Am I the only one who can't proofread his own writing? If the title of this article got your attention, my guess is the answer is “no.” With three simple tools, you can improve your skills.

The problem for me is my brain gets in the way. When I proofread my own content, my eyes see what my brain meant to write. If I read the content aloud, I have better success. But still, my mouth tends to say the words that are rolling around in my brain and not what's actually on the page.

Improve your proofreading

Grammarly

Head over to Grammarly.com and download the free browser extension. On their homepage, you see examples of the tool in action. As you compose in your browser, Grammarly flags spelling and grammar errors. It also offers suggestions for better wording. All this happens in real time.

With Grammarly, you don't even have to proofread to catch many of your errors. The error detection happens automatically.

Read Aloud (the extension)

I use a free Chrome extension called "Read Aloud." Download it from the Chrome Web Store.

Once installed, the icon in your toolbar looks like a small bullhorn. Right-click on it and choose "Options." You will be able to choose from a variety of voices, speed and pitch.

When you are ready to proof-read, highlight a block of text, right-click, and choose "Read Aloud" from the list. It's that easy. My ears immediately pick up on anything that doesn't sound right.

Hemingway App

Ernest Hemingway gave us such powerful works as The Sun Also Rises, A Farewell to Arms, and The Old Man and the Sea. His style of short and powerful sentences was something he learned as a cub reporter for The Kansas City Star.

Head over to HemingwayApp.com and you’ll take your first step towards strong, clear, powerful writing. The process is simple. Compose your text as normal. Then, copy and paste it into Hemingway App.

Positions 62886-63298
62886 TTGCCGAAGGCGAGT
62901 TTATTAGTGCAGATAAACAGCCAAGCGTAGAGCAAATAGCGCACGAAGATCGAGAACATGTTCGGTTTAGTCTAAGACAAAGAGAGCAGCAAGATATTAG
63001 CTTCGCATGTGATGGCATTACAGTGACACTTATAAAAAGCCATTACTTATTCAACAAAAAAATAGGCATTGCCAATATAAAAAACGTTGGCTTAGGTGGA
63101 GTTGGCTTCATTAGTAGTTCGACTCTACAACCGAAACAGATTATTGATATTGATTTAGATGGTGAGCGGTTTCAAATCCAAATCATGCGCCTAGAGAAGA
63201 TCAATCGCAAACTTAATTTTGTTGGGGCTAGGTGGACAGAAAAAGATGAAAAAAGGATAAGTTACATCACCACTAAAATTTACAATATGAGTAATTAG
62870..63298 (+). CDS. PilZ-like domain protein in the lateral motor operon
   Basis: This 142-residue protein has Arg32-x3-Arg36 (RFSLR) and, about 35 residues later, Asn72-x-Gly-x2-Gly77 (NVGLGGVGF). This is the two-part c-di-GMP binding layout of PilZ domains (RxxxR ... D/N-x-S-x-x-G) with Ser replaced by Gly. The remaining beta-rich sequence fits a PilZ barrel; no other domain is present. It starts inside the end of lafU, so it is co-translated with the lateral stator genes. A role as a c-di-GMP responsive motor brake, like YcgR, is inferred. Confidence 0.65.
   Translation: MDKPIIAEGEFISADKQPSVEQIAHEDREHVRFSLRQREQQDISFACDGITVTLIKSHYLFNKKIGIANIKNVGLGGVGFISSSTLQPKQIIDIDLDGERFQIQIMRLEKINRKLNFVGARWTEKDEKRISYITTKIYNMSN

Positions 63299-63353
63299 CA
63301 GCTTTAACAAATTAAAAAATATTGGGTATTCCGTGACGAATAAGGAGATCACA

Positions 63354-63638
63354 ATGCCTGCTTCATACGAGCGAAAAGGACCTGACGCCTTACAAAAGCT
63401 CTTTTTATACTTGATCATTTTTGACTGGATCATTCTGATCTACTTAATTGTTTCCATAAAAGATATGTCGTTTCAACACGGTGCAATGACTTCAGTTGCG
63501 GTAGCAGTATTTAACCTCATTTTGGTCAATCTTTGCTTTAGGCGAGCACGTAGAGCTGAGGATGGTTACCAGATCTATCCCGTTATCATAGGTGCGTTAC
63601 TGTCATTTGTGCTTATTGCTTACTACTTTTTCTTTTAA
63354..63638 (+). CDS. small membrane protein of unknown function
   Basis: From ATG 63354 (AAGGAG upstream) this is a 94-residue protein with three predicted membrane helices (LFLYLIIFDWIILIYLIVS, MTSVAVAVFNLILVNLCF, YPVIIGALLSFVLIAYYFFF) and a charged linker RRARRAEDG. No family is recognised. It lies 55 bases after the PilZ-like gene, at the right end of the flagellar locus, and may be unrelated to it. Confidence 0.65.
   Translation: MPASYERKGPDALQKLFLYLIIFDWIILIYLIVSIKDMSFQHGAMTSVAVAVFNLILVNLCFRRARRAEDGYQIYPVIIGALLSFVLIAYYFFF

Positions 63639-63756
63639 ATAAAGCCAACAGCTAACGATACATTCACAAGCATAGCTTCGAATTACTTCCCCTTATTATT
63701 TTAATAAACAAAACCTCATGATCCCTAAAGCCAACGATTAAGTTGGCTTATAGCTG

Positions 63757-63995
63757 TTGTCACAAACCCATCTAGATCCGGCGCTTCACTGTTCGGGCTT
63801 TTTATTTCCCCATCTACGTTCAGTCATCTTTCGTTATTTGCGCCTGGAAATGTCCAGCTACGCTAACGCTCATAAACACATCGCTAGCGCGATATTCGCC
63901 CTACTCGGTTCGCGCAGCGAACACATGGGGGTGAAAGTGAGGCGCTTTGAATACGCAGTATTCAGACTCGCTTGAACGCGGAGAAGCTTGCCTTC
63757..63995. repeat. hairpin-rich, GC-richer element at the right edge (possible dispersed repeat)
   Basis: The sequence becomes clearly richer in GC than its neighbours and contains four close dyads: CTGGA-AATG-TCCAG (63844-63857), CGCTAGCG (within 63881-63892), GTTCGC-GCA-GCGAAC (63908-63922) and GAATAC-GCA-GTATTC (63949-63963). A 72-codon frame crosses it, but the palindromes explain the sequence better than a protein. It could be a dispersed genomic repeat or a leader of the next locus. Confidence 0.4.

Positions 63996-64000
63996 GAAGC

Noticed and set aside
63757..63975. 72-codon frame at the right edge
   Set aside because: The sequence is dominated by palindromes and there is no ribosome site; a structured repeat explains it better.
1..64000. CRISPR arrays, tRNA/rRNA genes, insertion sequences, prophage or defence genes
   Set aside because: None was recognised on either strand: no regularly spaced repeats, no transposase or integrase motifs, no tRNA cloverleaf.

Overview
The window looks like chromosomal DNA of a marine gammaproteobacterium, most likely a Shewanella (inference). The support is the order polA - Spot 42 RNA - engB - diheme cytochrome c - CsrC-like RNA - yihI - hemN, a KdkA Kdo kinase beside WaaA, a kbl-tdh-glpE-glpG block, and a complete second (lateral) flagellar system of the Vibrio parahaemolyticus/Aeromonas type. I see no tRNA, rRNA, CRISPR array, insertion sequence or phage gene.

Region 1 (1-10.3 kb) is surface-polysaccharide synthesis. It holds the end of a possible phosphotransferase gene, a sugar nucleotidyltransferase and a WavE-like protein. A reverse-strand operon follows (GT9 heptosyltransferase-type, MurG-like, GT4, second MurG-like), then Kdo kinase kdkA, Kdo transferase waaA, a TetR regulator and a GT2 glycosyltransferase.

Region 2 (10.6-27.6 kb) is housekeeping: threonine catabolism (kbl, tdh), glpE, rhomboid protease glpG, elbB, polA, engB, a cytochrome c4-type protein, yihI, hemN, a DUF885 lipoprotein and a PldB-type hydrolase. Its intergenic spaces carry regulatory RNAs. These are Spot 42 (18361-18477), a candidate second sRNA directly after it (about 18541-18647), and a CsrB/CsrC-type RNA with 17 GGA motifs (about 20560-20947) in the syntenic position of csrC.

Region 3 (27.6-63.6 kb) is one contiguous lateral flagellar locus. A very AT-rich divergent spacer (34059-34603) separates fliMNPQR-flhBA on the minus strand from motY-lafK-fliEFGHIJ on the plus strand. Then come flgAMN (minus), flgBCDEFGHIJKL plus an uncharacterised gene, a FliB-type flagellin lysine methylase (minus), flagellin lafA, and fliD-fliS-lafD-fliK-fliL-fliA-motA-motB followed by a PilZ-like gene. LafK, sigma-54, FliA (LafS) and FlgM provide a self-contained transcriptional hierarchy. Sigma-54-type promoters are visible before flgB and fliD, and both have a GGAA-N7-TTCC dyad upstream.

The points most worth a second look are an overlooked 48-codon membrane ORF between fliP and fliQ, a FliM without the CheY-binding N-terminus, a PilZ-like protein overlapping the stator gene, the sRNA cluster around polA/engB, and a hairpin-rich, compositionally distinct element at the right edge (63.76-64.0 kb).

Hemingway App flags sentences as "hard to read" and others as "very hard to read." The site flags "passive voice" quicker than your 11th-grade English teacher. It flags complex words and suggests simpler alternatives. The site also points out adverbs and encourages the writer to minimize them.

In the sidebar, Hemingway App provides helpful statistics. The site counts characters, words, sentences and paragraphs. It expresses "readability" by school grade level.

When you visit Hemingway App, highlight and delete the sample. Then, paste your own text.

Get ready for a surprise. If you think your English teacher's red pen was bad, this is worse. But, you get to make it better!

Look at the highlighted items. Reword and watch the color disappear as you make the edits that result in crisp, clear writing. Over time, you'll gain a sense of what Hemingway App likes. You'll see fewer "red marks" when you paste your work.

Writing is important … now more than ever

I went to school during a time when the only people who read what you wrote were you, your mom and your English teacher. I entered the workforce during a time when the only outlets were books, magazines and newspapers. Only "writers" published.

Today, anybody can start a blog and do it for free. Instantly, anybody with something worth saying can write for anyone who thinks it's worth hearing. That's a huge shift and a huge responsibility. It's also a huge opportunity. Today, we're all writers.

Technology has changed our reach. If your aim is to write something good enough for the whole world to read, doesn't it make sense to let technology help you craft the message?

Frank Buck is the author of Get Organized!: Time Management for School Leaders. "Global Gurus Top 30" named him #1 in the Time Management category for 2019. Dr. Buck speaks throughout the United States and internationally about organization and time management. You can reach him through his website: FrankBuck.org. Follow him on Twitter @DrFrankBuck.

Loading...
Loading...